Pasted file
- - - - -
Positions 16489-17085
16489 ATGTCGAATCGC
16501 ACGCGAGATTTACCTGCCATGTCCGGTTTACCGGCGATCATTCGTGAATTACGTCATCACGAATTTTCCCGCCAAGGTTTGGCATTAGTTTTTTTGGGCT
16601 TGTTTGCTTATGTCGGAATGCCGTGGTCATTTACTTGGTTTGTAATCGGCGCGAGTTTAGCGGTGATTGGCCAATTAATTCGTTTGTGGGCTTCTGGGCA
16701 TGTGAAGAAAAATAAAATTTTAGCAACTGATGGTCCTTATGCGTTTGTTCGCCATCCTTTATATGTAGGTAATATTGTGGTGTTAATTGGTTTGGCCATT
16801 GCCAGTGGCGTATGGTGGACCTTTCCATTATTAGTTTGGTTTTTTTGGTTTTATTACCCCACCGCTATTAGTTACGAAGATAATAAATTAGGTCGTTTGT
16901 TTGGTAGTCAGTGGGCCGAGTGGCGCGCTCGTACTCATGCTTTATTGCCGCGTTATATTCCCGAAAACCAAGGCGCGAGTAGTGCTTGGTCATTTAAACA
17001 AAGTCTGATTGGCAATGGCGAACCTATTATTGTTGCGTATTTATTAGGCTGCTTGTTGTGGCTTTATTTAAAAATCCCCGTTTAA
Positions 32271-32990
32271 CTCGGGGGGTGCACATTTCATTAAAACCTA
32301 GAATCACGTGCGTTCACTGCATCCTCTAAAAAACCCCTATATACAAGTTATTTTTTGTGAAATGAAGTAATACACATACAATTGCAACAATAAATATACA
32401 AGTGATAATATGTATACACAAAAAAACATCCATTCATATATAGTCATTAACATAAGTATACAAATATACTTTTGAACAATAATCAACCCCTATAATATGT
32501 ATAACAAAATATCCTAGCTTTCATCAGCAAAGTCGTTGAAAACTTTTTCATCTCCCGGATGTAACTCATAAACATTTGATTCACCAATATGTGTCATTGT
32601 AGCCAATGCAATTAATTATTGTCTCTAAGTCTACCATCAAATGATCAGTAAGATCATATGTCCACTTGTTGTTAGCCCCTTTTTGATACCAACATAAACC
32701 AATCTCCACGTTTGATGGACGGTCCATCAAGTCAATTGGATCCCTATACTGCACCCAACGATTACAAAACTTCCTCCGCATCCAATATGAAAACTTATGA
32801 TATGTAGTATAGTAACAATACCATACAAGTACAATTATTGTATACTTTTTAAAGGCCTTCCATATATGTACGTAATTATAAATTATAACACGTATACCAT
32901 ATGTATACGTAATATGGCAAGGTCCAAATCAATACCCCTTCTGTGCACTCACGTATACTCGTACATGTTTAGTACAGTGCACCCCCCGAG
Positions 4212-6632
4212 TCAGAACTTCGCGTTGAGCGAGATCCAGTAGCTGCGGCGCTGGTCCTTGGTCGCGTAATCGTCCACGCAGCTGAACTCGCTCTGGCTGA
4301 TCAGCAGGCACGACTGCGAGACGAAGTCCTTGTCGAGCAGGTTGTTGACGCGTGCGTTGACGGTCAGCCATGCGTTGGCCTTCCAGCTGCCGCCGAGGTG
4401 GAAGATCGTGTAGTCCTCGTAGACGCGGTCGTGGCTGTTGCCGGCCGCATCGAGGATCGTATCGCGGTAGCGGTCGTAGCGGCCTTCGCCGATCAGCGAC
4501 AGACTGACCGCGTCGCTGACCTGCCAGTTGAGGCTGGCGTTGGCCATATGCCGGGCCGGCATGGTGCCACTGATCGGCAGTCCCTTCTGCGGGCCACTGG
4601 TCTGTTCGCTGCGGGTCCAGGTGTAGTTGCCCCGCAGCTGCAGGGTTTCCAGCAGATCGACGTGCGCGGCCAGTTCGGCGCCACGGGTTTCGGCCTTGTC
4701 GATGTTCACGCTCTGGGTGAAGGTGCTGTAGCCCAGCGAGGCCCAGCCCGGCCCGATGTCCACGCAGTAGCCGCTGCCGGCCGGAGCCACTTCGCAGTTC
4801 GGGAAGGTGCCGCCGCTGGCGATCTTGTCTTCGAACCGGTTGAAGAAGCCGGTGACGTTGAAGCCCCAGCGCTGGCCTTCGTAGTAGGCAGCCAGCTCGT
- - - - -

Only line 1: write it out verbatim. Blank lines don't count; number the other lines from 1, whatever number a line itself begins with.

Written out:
Positions 16489-17085